vailable online at www.sciencedirect.com
1877-0428 © 2010 Published by Elsevier Ltd.
Investigation the effectiveness of laboratory works related to
“acids and bases” on learning achievements and attitudes toward
*, Burcin Acar Sesen
Education Faculty, Dokuz Eylul University, Izmir, 35160, Turkey
Education Faculty, Istanbul University, Istanbul, 34452, Turkey
Received October 21, 2009; revised December 30, 2009; accepted January 12, 2010
This study aims to investigate the effectiveness of laboratory works related to ‘Acids and Bases’ over teacher centred traditional
approach on high school students’ learning achievements and attitudes toward chemistry laboratory. The effects of laboratory
works were assessed by the participations of 108 10
grade students from four classes in two high schools, which were were
randomly assigned to experimental (N
=32) and control (N
=31) groups. Before the instruction, the pre-
test (KR-20 = 0.81), applied on all the students to identify their prior knowledge about the basic subjects to learn ‘Acids and
Bases’, and no significantly differences were found between experimental and control groups in each school (p>0.05). While the
subject of “Acids and Bases” was taught supported with laboratory experiments in the experimental groups, traditional approach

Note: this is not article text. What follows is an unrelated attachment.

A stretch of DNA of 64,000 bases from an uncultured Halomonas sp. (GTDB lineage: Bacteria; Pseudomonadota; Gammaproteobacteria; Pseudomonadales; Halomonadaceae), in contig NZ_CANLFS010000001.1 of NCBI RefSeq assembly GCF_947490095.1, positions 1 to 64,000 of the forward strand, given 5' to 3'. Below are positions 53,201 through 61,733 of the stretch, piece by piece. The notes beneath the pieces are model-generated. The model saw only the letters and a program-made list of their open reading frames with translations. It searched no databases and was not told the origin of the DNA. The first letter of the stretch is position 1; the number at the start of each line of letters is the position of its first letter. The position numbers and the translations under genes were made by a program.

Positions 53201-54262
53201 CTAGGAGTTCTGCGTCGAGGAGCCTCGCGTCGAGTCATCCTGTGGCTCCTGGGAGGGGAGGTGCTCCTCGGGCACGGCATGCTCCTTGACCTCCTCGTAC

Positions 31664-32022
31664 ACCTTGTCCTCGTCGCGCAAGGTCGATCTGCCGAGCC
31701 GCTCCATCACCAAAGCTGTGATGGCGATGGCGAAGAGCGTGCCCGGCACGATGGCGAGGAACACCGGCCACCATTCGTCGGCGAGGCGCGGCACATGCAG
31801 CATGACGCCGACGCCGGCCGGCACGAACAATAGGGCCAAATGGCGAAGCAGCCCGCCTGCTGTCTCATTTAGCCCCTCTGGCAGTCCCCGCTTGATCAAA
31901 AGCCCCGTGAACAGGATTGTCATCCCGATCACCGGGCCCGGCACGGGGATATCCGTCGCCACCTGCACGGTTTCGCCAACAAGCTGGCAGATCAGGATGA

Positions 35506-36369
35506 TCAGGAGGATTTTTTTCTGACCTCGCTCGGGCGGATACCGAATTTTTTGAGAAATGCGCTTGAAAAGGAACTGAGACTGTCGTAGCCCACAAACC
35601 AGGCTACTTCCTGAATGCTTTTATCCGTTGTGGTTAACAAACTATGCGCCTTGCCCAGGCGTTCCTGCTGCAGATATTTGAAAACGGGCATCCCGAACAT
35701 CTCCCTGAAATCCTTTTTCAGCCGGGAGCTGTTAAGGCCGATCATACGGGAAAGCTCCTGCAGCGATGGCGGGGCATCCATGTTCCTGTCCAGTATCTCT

was used in the control groups. The results of the post-test (KR-20 = 0.77), applied after the instruction, indicated that students,
who performed experiments was significantly higher mean scores than those of control groups (p<0.05). Students’ pre and post-
attitudes towards chemistry laboratory were assessed by using Attitude toward Chemistry Laboratory Scale (Į=0.87), and found
that mean scores of the experimental groups significantly increased from 77.29 to 96.00 and from 80.03 to 97.66 (p<0.05).
Students’ answers to the scale were analysed in four dimensions as (i) Laboratory environment and using equipments; (ii)
Experimental process in the laboratory; (iii) Assessment in the laboratory and (iv) Cooperative learning in the laboratory, and
significantly increases in the mean scores of experimental group were determined for all the dimensions in comparison with
control groups students (p<0.05).
Keywords:Acids and bases; attitude towards chemistry laboratory; constructivism; laboratory works; learning achievement.
Laboratory work as an active learning method, which require students to involve in observing or manipulating real
objects and materials, have a distinctive and central role for development of students’ understanding of scientific
concepts, improving cognitive skills as well as developing positive attitudes (Brown, Collins, & Duguid, 1989;
Garnett, Garnett, & Hacking, 1995; Hofstein & Lunetta, 1982 and 2002; Lunetta, 1998; Tobin, 1990).
* Leman Tarhan Tel.: +90-232-4204882 / 1317
E-mail address: firstname.lastname@example.org
Procedia Social and Behavioral Sciences 2 (2010) 2631–2636